A mission statement, or simply a mission, is a public declaration that schools or other educational organizations use to describe their founding purpose and major organizational commitments—i.e., what they do and why they do it. A mission statement may describe a school’s day-to-day operational objectives, its instructional values, or its public commitments to its students and community. A vision statement, or simply a vision, is a public declaration that schools or other educational organizations use to describe their high-level goals for the future—what they hope to achieve if they successfully fulfill their organizational purpose or mission. A vision statement may describe a school’s loftiest ideals, its core organizational values, its long-term objectives, or what it hopes its students will learn or be capable of doing after graduating.
The terms mission statement and vision statement often used interchangeably. While some educators and schools may loosely define the two terms, or even blur the traditional lines that have separated them, there appears to be general agreement in the education community on the major distinctions between a “mission” and a “vision.” Generally speaking, a vision statement expresses a hoped-for future reality, while a mission statement declares the practical commitments and actions that a school believes are needed to achieve its vision. While a vision statement describes the end goal—the change sought by a school—a mission statement may describe its broad academic and operational assurances, as well as its commitment to its students and community.
In most cases, mission and vision statements result from a collaborative, inclusive development process that may include students, parents, and community members, in addition to administrators and teachers. Schools may also be required to develop the statements, or modify existing statements, as an extension of an accreditation process or a grant-funded school-improvement project.
Educators and school-leadership experts contend that compelling, well-articulated mission and vision statements can:
- Help a school community reflect on its core educational values, operational objectives, purpose as a learning institution, and hoped-for results for students. By asking tough questions about what the school was founded to achieve, and by looking at where it is in relation to where it wants to be, a school can become better organized to achieve its goals and more focused on the practical steps needed to achieve them.
- Act as a “call to arms,” or a way to rally support for its core educational values or an improvement plan, or to mobilize the staff and community to move in a new direction or pursue more ambitious goals. By creating a “shared mission” or “shared vision”—that is, developing the public commitments with the involvement of teachers, staff, students, parents, and community members—a school can increase general understanding of what it hopes to accomplish, why it matters, and what may need to change to realize a stronger academic program.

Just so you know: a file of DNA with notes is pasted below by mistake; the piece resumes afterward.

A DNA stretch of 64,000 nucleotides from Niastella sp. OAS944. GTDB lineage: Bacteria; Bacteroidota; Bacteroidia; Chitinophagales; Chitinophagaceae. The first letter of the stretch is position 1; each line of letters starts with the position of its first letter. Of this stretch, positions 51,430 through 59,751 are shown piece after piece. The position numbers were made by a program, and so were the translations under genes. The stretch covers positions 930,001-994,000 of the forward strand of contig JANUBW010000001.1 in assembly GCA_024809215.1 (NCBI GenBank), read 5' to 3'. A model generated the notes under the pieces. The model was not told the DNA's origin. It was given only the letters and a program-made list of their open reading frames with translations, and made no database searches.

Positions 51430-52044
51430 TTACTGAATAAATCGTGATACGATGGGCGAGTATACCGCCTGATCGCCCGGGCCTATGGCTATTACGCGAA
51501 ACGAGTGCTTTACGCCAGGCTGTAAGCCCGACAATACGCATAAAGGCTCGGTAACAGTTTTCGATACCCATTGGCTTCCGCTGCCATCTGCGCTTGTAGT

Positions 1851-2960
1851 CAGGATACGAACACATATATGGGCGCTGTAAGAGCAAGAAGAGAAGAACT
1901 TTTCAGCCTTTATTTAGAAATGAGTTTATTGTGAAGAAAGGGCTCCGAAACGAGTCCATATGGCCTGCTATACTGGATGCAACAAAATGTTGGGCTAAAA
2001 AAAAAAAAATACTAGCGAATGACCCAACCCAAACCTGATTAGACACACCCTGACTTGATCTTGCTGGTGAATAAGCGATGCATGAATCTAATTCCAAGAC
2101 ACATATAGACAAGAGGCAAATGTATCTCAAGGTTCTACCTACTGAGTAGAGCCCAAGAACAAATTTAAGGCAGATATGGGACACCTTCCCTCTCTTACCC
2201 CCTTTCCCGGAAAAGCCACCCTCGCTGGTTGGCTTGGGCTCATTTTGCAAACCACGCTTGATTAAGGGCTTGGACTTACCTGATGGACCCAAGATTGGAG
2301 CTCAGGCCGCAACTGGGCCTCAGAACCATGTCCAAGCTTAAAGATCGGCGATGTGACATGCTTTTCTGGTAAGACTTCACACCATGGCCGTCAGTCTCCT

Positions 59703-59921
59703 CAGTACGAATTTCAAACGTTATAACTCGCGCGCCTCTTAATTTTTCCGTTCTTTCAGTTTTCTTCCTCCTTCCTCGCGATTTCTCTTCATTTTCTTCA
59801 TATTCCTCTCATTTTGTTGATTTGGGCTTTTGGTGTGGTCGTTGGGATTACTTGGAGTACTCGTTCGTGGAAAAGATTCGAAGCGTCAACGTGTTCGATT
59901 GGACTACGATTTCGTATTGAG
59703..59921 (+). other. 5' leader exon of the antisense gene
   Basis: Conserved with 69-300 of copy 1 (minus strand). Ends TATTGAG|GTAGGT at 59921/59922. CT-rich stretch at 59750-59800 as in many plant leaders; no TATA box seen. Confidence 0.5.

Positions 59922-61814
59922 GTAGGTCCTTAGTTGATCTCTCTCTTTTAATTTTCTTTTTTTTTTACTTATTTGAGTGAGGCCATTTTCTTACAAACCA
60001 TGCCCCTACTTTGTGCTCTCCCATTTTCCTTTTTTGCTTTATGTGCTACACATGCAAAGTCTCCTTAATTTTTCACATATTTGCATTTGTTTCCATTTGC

- Focus a school’s academic program on a set of common, agreed-upon learning goals. In some schools, teachers may work in relative isolation from one another, and each academic department may operate quasi-independently when it comes to making important decisions about what gets taught and how it gets taught. Mission and vision statements, therefore, have the potential to focus school leaders and educators on making decisions that are “aligned” with the vision and mission, that lead to greater curricular coherence, and that use staff and classroom time more efficiently, purposefully, and effectively.
A school may periodically review its mission and vision statements—such as every year or few years—to assess whether it is making progress toward its goals, reflect on setbacks that may have occurred along the way, and reconfirm its commitments. During this process, schools may choose to revise the statements to better reflect the school’s evolving educational values, operational strategies, and learning goals.
Mission and vision statements and their attendant processes—such as bringing people together to reflect on the “noble purpose” of education, spending time debating nuances of meaning and word choice, and publishing the mission statement on a school website or in course-of-study booklet—may be viewed with skepticism by some educators, students, parents, and community members, particularly if the resulting statements are perceived to contradict or be inconsistent with the existing culture and day-to-day learning experiences in a school. In other words, the statements may be perceived as inauthentic or hypocritical representations that might only serve to mask deeper contradictions. Others may question whether such statements are worth the effort or if they will actually effect positive change in the school. In many cases, however, criticism of mission and vision statements arises in response to previous experiences in schools that undertook the process, but then failed to enact substantive changes or honor the spirit and intent of the expressed commitments.
The Glossary of Education Reform by Great Schools Partnership is licensed under a Creative Commons Attribution-NonCommercial-ShareAlike 4.0 International License.